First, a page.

Kerala was the only state that had decided to shift to the new system, risking losses by sparing all traders under Rs 10 lakh turnover category from tax, Mr Purushottaman informed the Assembly.
Even when the state assured traders of a critical majority Vat compliance from fellow-states for go-ahead, there was no fear that this eventuality will occur, the minister said. If Kerala appears enthusiastic on this change, there is no political axe to grind but only because the state is convinced that a uniform tax system is necessary, he added. If the neighbouring states decide to stay out of Vat, the traders in Kerala will not suffer, state finance minister assured.
Neither the state government nor Kerala traders will incur losses because of access to a non-Vat state, because there is a set-off window to address this issue. According to tax officials, it could create a smuggling problem for the Vat-deviant state.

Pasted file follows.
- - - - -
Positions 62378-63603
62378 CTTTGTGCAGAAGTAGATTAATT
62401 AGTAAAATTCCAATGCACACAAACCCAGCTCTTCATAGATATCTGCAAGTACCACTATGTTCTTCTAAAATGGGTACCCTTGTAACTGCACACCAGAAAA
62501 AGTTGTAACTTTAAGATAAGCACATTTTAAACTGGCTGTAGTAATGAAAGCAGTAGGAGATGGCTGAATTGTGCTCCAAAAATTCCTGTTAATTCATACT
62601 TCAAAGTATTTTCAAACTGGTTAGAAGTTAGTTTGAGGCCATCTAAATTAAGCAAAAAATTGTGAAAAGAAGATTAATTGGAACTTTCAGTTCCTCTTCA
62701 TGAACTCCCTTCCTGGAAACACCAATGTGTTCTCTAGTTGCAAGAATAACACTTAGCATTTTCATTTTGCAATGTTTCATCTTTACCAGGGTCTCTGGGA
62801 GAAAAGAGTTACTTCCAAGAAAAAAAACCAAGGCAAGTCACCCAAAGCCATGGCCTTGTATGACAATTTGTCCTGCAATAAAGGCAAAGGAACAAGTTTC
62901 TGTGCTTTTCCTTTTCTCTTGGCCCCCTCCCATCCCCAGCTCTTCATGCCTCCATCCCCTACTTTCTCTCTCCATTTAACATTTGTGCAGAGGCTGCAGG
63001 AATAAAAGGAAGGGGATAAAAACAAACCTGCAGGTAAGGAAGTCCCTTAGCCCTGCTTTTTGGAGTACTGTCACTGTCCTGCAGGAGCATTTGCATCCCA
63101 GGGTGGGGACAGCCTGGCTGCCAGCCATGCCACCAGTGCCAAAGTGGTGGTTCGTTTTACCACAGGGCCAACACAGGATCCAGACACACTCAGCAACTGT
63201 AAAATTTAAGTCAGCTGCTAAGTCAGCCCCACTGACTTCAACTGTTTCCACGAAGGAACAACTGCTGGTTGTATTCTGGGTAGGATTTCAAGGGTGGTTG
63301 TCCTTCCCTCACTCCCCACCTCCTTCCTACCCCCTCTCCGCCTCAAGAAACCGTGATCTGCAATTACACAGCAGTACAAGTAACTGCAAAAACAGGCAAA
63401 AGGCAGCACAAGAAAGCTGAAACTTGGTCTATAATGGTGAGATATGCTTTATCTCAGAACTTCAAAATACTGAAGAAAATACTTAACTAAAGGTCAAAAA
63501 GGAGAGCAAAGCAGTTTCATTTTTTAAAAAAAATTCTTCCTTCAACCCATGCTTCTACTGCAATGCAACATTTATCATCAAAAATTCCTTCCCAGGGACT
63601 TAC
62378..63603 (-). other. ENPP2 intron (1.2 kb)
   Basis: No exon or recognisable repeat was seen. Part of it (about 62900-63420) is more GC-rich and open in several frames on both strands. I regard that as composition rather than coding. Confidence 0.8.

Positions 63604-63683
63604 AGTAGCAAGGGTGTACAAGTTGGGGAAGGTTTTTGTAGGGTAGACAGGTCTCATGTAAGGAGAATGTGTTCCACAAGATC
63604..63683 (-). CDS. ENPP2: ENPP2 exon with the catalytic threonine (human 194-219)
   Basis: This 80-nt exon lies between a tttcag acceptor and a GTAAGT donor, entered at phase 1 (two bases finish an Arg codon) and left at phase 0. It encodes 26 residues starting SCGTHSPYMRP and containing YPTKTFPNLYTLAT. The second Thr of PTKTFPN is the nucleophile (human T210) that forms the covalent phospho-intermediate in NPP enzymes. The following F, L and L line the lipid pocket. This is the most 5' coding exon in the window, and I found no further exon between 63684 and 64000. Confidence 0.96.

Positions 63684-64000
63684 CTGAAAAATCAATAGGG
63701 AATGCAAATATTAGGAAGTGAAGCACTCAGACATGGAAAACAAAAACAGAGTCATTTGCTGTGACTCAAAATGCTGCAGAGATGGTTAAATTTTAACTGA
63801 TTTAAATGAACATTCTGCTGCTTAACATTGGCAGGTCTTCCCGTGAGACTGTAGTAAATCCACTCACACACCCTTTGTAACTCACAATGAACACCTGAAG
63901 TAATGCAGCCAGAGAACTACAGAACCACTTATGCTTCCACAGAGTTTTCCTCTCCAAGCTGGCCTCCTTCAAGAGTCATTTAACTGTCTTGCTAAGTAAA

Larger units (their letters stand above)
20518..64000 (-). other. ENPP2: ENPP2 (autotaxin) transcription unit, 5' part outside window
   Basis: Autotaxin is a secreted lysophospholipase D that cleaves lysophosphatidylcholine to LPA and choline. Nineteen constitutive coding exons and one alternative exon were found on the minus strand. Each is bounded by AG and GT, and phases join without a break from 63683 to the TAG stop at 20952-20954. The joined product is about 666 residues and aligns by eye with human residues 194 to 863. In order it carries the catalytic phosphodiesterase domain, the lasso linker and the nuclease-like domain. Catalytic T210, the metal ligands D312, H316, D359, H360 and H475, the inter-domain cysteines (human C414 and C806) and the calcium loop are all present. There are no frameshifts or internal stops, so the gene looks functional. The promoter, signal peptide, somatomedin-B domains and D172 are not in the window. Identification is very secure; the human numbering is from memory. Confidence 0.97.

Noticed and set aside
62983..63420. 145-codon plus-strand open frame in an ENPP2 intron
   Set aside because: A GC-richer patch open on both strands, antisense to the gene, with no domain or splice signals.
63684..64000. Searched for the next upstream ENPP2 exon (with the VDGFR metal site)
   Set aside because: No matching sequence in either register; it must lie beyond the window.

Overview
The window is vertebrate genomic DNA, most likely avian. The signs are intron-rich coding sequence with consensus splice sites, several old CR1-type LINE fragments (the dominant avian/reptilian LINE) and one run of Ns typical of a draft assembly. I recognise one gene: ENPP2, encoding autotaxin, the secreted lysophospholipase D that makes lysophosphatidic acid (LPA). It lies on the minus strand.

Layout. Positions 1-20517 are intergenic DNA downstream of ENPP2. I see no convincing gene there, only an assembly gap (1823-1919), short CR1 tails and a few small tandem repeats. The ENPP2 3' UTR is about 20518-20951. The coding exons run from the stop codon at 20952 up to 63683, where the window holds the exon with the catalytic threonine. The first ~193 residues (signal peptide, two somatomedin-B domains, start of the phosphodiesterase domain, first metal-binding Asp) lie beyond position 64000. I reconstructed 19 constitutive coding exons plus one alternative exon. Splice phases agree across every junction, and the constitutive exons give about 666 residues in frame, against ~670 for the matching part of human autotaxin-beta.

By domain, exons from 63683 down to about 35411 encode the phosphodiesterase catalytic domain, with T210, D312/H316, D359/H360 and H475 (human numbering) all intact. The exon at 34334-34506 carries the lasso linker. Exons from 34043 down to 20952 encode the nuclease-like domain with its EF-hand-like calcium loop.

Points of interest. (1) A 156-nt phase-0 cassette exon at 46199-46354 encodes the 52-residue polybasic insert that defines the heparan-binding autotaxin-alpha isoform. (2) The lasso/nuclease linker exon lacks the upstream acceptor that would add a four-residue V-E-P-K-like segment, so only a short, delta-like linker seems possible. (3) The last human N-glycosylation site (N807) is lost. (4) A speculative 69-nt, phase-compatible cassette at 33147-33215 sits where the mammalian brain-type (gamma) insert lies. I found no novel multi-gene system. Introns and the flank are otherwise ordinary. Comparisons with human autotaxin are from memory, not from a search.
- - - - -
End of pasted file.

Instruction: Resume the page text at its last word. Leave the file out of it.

Border checkpost revenues in Kerala are up by 58%, registering an increase from Rs 88 crore in 2003-04 to Rs 115 crore (up to January). However, he admitted tax evasions at border were too high.
Buying a Rs 10 crore commodity scanner for each of the 12 main checkposts are in consideration. However, on trial-run, it was found the officials needed a lot of training in reading these scanners and the proposal was shelved. To tackle smuggling through private property near the main check posts, the government had decided to arrest the owners of the private property whenever such offence was detected, the minister said.